Over the last several months, Ashley has found comfort in online communities of mothers who are in similar circumstances — their kids, too, are stroke survivors. But few of their sons and daughters are walking normally. Even fewer are running.
Twenty-four hours after waking up, Clark tested the feeling in his left side. He was asked to raise his left leg. It didn’t budge. Standing in the room, Clark’s high school track and cross country coach passed out as the test was performed.
“That was definitely a weird one,” Olathe North coach Levi Huseman says. “The best way I can rationalize it is I just felt so sad.
“Brandon is a very likable young man and obviously he’s a very talented athlete. I just felt so sad seeing him in that condition.”
The medical professionals braced Clark’s family for the possibility he would never walk again without assistance. But a day later, he surprised them. He took one step with the aid of a gait belt. Another day later, he completed a lap around the intensive care unit. “My legs felt like jello,” he says.
The bustle of everyday life had caused him to vomit. But it was a good day. It was progress.
Clark visited a hematologist, a blood specialist, as he made steady strides in his rehab, graduating to light jogging and then eventually occasional running. He was on his way to a return to the track, he figured. But given his blood-clot disorder, Clark would have to be on a blood thinner for the rest of his life, and the risk of internal bleeding was too significant to participate in sports, the doctor told him.
No more running.
“He took that as a challenge,” Ashley says. “He’s always been competitive. He wasn’t going to just lay there and take it.”
On a warm evening last week, Clark put on his red-and-blue track uniform and enlisted in the 800-meter race for just the third time in his senior season. Huseman has tried to progress slowly with his state-champion runner, building his confidence before sending him into action.
A month earlier, he had greenlighted Clark’s return to the 800, several weeks after a trip to the Mayo Clinic in Rochester, Minnesota, cleared his participation in track. Huseman figured Clark was ready. It didn’t go well. Clark was crushed.
But in Friday’s Sunflower League meet, Clark did something he had not done all senior year.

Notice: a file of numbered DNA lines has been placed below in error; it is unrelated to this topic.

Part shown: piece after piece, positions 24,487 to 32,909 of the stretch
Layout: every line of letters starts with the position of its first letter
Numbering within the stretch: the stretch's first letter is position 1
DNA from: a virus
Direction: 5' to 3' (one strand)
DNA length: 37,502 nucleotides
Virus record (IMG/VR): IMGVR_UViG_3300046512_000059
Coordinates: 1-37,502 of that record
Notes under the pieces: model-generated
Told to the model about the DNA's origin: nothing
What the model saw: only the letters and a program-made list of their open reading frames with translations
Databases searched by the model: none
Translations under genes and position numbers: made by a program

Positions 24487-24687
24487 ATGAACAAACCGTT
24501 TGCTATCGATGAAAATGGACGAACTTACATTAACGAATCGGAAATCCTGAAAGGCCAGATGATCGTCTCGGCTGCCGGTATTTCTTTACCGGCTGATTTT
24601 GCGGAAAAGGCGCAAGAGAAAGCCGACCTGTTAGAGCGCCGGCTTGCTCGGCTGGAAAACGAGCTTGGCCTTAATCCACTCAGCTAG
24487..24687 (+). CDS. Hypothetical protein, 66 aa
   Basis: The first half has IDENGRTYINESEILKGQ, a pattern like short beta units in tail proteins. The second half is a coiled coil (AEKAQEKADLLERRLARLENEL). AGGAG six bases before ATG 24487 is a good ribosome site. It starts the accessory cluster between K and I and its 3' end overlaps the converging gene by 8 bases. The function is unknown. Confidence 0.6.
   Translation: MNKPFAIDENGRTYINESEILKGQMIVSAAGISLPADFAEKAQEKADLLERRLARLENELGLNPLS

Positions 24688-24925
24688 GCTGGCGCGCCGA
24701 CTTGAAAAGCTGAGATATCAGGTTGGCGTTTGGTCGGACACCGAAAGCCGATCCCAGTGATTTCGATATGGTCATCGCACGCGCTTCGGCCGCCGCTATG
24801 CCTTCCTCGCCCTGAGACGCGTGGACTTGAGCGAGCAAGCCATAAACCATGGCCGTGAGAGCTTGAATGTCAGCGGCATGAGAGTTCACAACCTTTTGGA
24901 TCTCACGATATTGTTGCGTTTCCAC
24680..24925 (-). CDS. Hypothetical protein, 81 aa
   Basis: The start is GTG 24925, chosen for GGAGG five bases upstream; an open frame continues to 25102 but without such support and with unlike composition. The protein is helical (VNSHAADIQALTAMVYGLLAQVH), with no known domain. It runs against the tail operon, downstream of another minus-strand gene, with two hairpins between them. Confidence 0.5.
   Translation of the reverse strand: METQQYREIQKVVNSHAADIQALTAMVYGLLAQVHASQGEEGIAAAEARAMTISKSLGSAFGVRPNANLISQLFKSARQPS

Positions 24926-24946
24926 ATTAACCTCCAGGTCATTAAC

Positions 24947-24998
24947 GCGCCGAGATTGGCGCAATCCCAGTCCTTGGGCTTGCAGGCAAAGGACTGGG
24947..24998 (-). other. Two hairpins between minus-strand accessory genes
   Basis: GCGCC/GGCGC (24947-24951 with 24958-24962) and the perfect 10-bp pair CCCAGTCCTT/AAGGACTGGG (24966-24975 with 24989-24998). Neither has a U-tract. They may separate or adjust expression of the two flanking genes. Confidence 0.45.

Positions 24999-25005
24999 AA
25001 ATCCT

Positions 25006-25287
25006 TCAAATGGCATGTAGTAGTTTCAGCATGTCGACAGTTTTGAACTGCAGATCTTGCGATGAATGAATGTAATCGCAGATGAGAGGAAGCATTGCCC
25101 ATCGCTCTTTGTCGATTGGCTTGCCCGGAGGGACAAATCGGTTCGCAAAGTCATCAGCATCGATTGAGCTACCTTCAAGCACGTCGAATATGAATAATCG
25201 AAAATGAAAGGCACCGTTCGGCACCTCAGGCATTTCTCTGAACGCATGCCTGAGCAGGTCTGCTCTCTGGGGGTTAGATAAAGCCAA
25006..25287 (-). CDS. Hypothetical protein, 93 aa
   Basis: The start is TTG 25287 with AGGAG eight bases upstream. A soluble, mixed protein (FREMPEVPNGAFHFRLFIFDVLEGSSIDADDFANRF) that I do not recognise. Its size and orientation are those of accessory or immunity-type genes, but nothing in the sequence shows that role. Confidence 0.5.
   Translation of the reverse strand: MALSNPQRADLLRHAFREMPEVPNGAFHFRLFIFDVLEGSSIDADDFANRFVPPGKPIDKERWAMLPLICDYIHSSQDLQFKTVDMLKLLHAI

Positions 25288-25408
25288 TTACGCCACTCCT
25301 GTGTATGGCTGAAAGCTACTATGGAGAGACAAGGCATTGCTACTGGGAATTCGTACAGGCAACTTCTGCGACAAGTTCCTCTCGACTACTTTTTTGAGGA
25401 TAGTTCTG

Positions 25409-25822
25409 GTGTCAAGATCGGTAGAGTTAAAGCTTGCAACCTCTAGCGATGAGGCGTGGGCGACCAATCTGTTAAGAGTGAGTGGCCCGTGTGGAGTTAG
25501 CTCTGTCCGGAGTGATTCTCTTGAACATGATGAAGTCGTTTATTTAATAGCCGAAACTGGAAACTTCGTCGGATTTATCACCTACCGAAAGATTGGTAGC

The picture captured at the race shows his eyes closed, his hands in the air as he crosses the finish line.
“I think for him, that was validation that he still has it,” Huseman says.
It’s been nearly seven months since the stroke, and Clark has changed in mostly subtle ways. He doesn’t sweat the minute details of life. He’s a firm believer in doing what makes you happy and wasting little time on all else. A family friend recently told his mom that “he’s radiating light, smiling ear to ear every time I see him.”
But if there’s a circumstance in which Clark remains the same, it’s on the track. His times are on pace with last year, when he won that state championship. His expectations are, too. On Friday, Clark will attempt to qualify for the Kansas Class 6A state meet. He’s already told his coach he thinks he will win the qualifier.
Family, friends and coaches have tried — and mostly failed — to soften that rhetoric. Clark can be particularly hard on himself when he doesn’t run precisely the same as he once did.
That’s why he broke down that afternoon on the Olathe North track, he explains. In his first practice since returning from the stroke, after his teammates spent the offseason running miles and he spent it learning to simply walk again, he felt he should have been able to pick up where he left off. When it became clear he couldn’t, he lost control of his emotion.
Strangers have approached Clark at track meets and complimented his improbable comeback. They revere his perseverance. Washburn has elected to honor his scholarship. Huseman says it’s one of the greatest success stories of his coaching career.
To Clark? Not yet.
“In the running world, going to meets, people know. They used to say, ‘There’s that kid who won state. Now it’s, ‘There’s that kid who had the stroke,’ ” he says. “It’s a cool story to talk about, and I get that.
“But I’m out here because this is what’s normal to me. I’m not out here to prove a point just so people talk can about how it’s a cool story. I’m out here to win."